Wednesday, August 17, 2011

Spotted: DIY Button Bouquet by DSMeeBee

Gone are the days when carrying a bouquet definitely meant you were carrying a bunch of cut flowers bound together at their stems. Sure, some brides still choose fresh florals for their bouquets, but there are also so many alternative options out there for creating a handheld accessory for your wedding day. One that we've seen quite a bit lately is the button bouquet.

And while we like to dabble in DIY here at TWB, we're always scouring the web for instructions and tutorials from others who have already conquered a particular project. Why re-invent the wheel, right? This is where Danielle from DSMeeBee comes into play. She has a craft-centric blog that is full of projects with easy-to-follow steps. It's *so* right up our alley and we love checking back to see what she's been working on recently.

Read on to see DSMeeBee's tutorial for a "One Of A Kind Button Bouquet," and let us know if you're ready to take on a project like this after reading through the steps.

Step 1: Collect your materials.

Vintage and Children's Buttons from Ebay - $ 60

I bought button "lots" - which are just large amounts of buttons in the colors I wanted for filler buttons and then bought special buttons that I knew would accent my bouquet.

One rose pendent from Ebay - $ 1

Using things other than buttons to offset the size in the bouquet worked well for me.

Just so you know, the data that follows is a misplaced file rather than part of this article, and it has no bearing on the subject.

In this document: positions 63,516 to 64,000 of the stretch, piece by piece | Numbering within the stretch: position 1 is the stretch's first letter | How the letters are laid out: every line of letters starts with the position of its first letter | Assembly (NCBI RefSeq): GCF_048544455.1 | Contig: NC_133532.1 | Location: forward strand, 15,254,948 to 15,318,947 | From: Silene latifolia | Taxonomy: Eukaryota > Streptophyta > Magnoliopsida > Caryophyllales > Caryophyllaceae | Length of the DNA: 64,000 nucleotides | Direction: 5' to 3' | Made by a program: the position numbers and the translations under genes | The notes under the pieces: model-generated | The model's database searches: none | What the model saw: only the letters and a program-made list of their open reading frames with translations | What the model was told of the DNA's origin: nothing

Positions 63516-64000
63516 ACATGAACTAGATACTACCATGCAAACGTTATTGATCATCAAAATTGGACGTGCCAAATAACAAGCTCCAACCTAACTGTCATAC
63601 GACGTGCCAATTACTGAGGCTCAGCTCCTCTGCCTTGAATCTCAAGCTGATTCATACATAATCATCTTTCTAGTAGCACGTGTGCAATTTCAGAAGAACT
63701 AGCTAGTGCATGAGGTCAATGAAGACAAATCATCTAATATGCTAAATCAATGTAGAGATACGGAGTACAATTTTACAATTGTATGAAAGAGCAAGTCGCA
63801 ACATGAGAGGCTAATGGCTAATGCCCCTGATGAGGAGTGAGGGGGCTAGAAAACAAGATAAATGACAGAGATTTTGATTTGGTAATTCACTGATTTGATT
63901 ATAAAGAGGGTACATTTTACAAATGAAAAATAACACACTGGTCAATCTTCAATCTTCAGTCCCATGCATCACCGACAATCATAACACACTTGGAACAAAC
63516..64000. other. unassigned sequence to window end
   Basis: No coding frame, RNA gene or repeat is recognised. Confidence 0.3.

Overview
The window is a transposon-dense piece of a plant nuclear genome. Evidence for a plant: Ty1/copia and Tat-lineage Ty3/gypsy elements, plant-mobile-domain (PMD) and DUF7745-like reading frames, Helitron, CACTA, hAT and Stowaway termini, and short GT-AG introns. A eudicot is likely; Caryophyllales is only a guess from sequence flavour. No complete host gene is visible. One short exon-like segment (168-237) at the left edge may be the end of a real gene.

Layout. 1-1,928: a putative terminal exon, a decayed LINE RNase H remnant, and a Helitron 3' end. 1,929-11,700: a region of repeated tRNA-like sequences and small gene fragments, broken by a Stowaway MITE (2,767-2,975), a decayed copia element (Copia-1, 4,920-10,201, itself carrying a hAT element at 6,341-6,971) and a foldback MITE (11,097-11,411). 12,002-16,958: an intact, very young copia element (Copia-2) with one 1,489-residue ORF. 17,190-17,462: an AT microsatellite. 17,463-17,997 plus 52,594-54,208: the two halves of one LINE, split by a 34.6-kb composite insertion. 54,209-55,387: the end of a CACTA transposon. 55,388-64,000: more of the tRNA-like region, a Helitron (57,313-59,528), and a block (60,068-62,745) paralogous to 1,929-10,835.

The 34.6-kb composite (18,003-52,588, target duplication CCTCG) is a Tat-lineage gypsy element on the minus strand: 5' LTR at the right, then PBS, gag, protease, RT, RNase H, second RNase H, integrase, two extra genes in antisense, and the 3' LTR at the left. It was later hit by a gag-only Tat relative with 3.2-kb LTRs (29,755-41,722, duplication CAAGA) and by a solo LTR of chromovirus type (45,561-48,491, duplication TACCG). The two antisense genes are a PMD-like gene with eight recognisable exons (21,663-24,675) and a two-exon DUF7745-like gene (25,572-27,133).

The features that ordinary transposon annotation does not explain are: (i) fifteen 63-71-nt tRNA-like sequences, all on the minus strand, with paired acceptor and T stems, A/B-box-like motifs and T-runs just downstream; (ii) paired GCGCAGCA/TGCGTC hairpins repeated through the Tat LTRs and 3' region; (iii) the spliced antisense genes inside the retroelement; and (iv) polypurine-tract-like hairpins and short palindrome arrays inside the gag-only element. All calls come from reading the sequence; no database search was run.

Gorilla glue from Michael's Crafts - $ 10

You could get it in any hardware/craft store, one thing I don't really like about this glue is that when it dries it expands which can create a mess. So I would recommend finding another multi-purpose glue that will glue plastic.

Floral wire from Michael's Crafts - $ 5

Get a gauge that is easy to work with but still strong enough to hold 3-4 glued buttons up right. Also I went to several stores to find white floral wire or really any white wire that would be the right gauge and found nothing. So I ended up using green wire and painting each steam. This is just another step so if you can find white or gold I would go with with that, unless you want green.

White floral wire from Walmart - Two for $ 1 - $ 5

The white floral wire at Walmart was very flimsy and I knew the gauge would not hold up 3-4 buttons. I bought this wire for the filler buttons, since it was so easy to work and I knew I would need a lot of filler buttons.

Plastic and Foam Bouquet Handle from Michael's Crafts - $ 4

I am not sure what to call this basically looks like a little toilet bowl scrubber. It is a plastic handle with round dense foam at the end of it. You could probably make one but I found that this one was very easy to use and strong.

Grand Total: $ 85

Things from around the house:

· Scissors

· Wire Cutters

· Super Glue

· Wax Paper - To cover the table with

· Vase - I found a vase helpful while assembling

· Cleared Table - Space where you could leave things to dry overnight.

Personal Touches:

Excess fabric from my wedding dress when I got it hemmed (to cover the handle)

Family portrait pendent from when I was 5 years old.

Step 2: BUTTONS!

After you have collected all your buttons and materials sort out the buttons that will be fillers and what will to accents. I used plastic baggies for this so I could see what I had.

Step 3: Gluing Accent Buttons Together

After stacking the accent buttons that I thought looked good together I used super glue to glue them in stacks. Careful not to use too much or glue will go through the button holes and end up glued to your table.